They can increase blood pressure and irregular heartbeats which is why people who suffer from heart conditions should consult a doctor before taking certain decongestants.  Pill and liquid decongestants can cause anxiety, nausea, headache, and dizziness.

There is a good reason why some medicines come in blue and purple packages labeled: "nighttime medicine" and some come in orange and yellow packaging that reads: "daytime medicine."

Decongestants, especially those with pseudoephedrine, tend to be considered daytime medicine. This means they will keep you awake for a few hours after taking them.

Tip 3: Humidifier Therapy 

If you don't have access to a steam room, you could consider purchasing a humidifier.

Humidifiers, or vaporizers, work on your sinuses by loosening the mucus build-up in your nose. Sinusitis experts agree that breathing clean, warm, humid air is generally good for sinus health especially for those who are suffering from seasonal allergies or a common cold.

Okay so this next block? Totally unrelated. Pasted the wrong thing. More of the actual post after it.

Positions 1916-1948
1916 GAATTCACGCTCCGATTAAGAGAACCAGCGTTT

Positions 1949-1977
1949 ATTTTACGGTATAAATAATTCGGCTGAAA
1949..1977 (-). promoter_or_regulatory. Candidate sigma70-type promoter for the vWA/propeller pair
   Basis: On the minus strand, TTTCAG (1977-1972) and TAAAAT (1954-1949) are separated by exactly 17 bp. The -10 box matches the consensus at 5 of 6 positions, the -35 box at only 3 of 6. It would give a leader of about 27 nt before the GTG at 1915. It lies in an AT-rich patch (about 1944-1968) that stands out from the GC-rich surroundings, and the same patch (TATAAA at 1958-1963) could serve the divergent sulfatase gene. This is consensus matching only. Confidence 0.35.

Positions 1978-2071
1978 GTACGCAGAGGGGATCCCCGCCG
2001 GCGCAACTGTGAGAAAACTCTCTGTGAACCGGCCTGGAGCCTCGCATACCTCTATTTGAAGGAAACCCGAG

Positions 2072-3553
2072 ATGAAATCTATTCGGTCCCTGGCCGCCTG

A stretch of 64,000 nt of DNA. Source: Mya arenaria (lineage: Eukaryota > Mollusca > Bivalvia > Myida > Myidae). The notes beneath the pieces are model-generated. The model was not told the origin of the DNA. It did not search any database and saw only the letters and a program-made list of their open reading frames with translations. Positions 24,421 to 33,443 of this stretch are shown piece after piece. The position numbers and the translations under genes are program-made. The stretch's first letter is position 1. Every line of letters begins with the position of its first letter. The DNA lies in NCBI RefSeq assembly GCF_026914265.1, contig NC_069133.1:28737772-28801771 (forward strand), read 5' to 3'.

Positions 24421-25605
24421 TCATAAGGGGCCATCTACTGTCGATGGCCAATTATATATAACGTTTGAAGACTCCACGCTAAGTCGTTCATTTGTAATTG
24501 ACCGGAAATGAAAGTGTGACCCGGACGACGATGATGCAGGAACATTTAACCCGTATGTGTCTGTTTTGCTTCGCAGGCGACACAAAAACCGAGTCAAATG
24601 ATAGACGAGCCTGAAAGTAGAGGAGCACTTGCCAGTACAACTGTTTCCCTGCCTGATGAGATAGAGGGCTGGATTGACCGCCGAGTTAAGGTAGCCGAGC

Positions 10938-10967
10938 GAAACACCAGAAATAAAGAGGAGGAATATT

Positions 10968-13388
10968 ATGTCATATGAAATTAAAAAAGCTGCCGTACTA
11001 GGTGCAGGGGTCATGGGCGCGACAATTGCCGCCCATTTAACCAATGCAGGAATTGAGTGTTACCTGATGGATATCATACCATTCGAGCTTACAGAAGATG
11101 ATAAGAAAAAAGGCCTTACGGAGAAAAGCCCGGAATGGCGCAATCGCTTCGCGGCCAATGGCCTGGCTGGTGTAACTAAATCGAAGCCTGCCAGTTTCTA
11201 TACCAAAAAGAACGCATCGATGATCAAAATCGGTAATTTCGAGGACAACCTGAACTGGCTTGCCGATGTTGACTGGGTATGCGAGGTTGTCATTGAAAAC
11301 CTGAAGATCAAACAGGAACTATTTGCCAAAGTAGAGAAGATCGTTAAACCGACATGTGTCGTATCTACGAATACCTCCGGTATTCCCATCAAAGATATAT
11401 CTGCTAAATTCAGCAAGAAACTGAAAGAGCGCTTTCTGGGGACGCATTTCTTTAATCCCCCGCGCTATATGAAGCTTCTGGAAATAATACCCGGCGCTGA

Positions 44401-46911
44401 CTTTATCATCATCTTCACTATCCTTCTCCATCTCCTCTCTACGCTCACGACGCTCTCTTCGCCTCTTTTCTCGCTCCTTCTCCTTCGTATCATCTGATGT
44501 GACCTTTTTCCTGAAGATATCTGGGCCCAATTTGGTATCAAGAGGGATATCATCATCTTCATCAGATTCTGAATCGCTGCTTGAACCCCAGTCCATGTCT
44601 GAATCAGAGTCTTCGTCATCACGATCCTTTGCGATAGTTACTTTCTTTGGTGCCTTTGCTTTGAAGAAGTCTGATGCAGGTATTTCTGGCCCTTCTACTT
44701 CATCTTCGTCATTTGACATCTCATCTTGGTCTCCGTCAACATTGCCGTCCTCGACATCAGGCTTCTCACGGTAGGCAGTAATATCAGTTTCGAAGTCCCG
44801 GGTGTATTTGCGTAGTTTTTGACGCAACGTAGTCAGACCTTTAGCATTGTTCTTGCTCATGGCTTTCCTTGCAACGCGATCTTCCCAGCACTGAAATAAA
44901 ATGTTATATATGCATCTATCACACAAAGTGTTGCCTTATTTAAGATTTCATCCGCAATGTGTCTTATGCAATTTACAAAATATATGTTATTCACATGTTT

The best place for this treatment is inside a bathroom. Humidifier treatment can be surprisingly relaxing!

This treatment is particularly helpful for those who are experiencing dryness in their nasal passages and a sore throat due to low humidification in their environment. This can be due to illness, coldness, or a faulty heating system.

Some CPAP devices have the option to attach a water chamber in order to incorporate a CPAP humidifier into your therapy. CPAP heated humidifiers need a  heated tube in order to provide warm air pressure and reduce rainout. Using a humidifier may prevent dry mouth and help with common cold congestion.

Tip 4: Vicks VaporRub

Vapor rub made from eucalyptus and camphor has been used for hundreds of years. This treatment works by tricking your brain into thinking you are not congested anymore.

Ironically, the brain will respond to this by dropping mucus production in your sinuses. Vicks Vapor Rub has been a staple in many households for every flu season to combat nasal congestion.

Placebo-based or not, researchers at Penn State tested 138 children aged 2 - 11 and found that Vicks helped treat cold symptoms in kids more reliably than comparable cough and cold medicine.